Interrogation—Mike Creeden

Creeden Pic1Who: Mike Creeden

What: His work has appeared in Tigertail, Miami Living, The Florida Book Review, EVERYTHING IS BROKEN, and TROUBLE IN THE HEARTLAND: CRIME FICTION INSPIRED BY THE SONGS OF BRUCE SPRINGSTEEN. A native of Massachusetts, Mike now lives in South Florida and teaches writing at Florida International University.

Where: Florida

Interview conducted by email. Some questions and answers have been edited.

I just finished ALL YOUR LIES CAME TRUE and I kept getting the strange sensation that the book was written specifically for me. Who did you think the reader of this story would be when you wrote it?

It was written specifically for you, Steve—you and anyone else who’s ever played in a band, or been obsessed with a band or walked around all day, every day with song lyrics and guitar riffs and concert footage running through their heads. I was thinking about the kind of reader who measures the quality of a movie by what songs are on the soundtrack, someone who gets excited when a writer mentions a rock song or a band in a novel.

All your liesIt’s obvious from the way that you write about musicians and music that you have been in bands yourself. Tell me a little about your journeys in rock and roll. Do you ever miss it?

I grew up in Massachusetts, and I played in bands around Boston and Providence RI on and off from senior year of high school until I left for grad school at age 38. (I played a little in grad school, but we’ll get to that later.)

I played rhythm guitar sometimes, mostly bass. When everyone in the club was good and drunk enough and the amps got turned up, they’d let me sing a few songs. Most of my bands were bar bands; we did a wide variety of covers—garage rock, British invasion, first generation punk, alternative/indie, some hard rock—basically, whatever we wanted to play. We had a handful of originals we’d mix in. We liked to think of ourselves as a cover band that played with the energy of an originals band—meaning we tried to put on a show, as opposed to seeing how closely we could ape the record.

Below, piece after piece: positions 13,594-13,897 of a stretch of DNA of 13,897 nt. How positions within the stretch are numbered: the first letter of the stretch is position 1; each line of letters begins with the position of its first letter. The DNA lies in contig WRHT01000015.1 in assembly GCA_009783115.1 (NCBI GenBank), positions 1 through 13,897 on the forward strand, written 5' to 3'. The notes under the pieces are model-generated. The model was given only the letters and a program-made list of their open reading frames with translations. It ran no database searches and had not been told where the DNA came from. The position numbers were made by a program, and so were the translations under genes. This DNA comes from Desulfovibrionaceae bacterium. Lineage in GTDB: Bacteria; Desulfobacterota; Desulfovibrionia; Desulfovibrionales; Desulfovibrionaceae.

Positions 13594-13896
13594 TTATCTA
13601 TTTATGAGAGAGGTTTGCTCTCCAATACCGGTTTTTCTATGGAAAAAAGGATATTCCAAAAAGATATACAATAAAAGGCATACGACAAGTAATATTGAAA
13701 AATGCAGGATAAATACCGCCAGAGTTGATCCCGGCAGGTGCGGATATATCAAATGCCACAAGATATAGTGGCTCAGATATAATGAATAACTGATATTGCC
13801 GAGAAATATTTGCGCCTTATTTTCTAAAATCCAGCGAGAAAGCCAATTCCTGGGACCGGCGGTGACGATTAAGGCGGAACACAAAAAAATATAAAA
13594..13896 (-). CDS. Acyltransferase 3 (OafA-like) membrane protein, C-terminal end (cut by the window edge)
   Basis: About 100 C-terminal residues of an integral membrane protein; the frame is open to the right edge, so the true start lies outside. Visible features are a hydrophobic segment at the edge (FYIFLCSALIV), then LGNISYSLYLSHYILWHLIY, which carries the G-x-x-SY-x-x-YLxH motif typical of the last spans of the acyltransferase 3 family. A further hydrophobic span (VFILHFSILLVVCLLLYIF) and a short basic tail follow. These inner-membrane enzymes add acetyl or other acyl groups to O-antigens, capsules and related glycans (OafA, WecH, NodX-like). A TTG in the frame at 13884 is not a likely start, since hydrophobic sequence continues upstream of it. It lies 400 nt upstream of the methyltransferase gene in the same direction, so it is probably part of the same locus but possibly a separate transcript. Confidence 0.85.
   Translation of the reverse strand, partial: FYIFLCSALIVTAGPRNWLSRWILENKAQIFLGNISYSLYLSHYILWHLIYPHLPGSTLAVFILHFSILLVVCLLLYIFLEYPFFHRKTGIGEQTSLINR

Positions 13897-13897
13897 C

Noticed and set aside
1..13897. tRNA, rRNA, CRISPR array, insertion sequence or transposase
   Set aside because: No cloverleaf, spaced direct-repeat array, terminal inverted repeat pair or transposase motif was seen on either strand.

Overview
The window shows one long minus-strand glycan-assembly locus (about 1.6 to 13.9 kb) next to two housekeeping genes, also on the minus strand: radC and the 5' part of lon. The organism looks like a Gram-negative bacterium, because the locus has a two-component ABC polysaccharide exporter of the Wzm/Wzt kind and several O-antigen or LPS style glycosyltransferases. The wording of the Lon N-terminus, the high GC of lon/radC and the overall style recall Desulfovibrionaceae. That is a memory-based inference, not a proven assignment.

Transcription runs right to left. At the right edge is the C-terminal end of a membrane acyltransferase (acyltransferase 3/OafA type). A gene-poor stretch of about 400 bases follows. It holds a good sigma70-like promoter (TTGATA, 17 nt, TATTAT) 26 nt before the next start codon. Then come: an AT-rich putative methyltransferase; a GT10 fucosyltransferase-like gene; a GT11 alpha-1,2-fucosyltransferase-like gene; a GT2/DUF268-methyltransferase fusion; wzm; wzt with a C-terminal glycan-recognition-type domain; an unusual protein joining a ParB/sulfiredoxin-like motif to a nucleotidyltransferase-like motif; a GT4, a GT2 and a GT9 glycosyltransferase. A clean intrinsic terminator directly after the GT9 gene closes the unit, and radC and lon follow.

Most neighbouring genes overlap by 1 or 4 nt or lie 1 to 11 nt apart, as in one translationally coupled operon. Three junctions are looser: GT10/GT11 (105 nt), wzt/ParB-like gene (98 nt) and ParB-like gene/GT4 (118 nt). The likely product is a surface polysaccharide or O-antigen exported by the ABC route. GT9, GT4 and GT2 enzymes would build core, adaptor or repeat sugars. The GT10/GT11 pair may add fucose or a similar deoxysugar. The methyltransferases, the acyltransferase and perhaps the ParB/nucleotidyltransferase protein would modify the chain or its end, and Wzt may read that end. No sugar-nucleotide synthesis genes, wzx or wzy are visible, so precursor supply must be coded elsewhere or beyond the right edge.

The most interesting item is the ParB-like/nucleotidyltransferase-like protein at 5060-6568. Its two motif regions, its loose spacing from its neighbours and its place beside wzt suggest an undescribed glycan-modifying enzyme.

Do I miss it? Oh man. Every day. A few years ago, Adrienne—my then girlfriend and now wife—and I were at home watching TV. I was like…42 maybe?

Anyway, we were watching “The Gits,” the documentary about the band and the senseless murder of lead singer Mia Zapata. They were doing one of those “early in the life of the band” scenes where they show the whole band living together in a house: drums in the middle of the living room, amps against the wall, guitars lying on the couch. You wake up whenever you wake up and you have your coffee and you plug and you play—any damn time you want.

I said, “god, that would be so awesome.”

Adrienne looked at me. “You mean, if you had lived in a house like that when you were in a band? Yeah, I could see how that could be fun,” she said, pretending to see how that could be fun.

I didn’t reply. I was afraid.

Then she looked at me. “What? You mean now? You would do that now?”

And because I am sometimes stupidly honest, I said. “No. I could never find three other guys who would do it.”

I may not have watched the rest of the movie alone, but it sure felt like it.


Are your protagonists, Declan and Stevie, more Axl Rose/Slash, Mick Jagger/Keith Richards, or David Johansen/Johnny Thunders?

That’s a really good question. Musically, I definitely see them as Johansen and Thunders, but interpersonally, with Deck as the screwed-up singer and Stevie the more disciplined guitarist who keeps the band together, I think they’re more Axl and Slash.

You do a great job of mixing real bands and songs in with the fictional artists you’ve created for ALL YOUR LIES CAME TRUE. What bands did you model the band Power Trash on?  

I thought about, listened to, and modeled Power Trash on: Guns ‘n’ Roses, The Clash, The New York Dolls, the Stooges, and a Providence, Rhode Island band called The L.U.V.s. The Tyler and Randall story is inspired by a real band, an early 90s Everything Is Brokengroup that was kind of a guilty pleasure of mine. I’m not going to say who it is, but there’s enough clues in the story that someone could figure it out if they wanted to.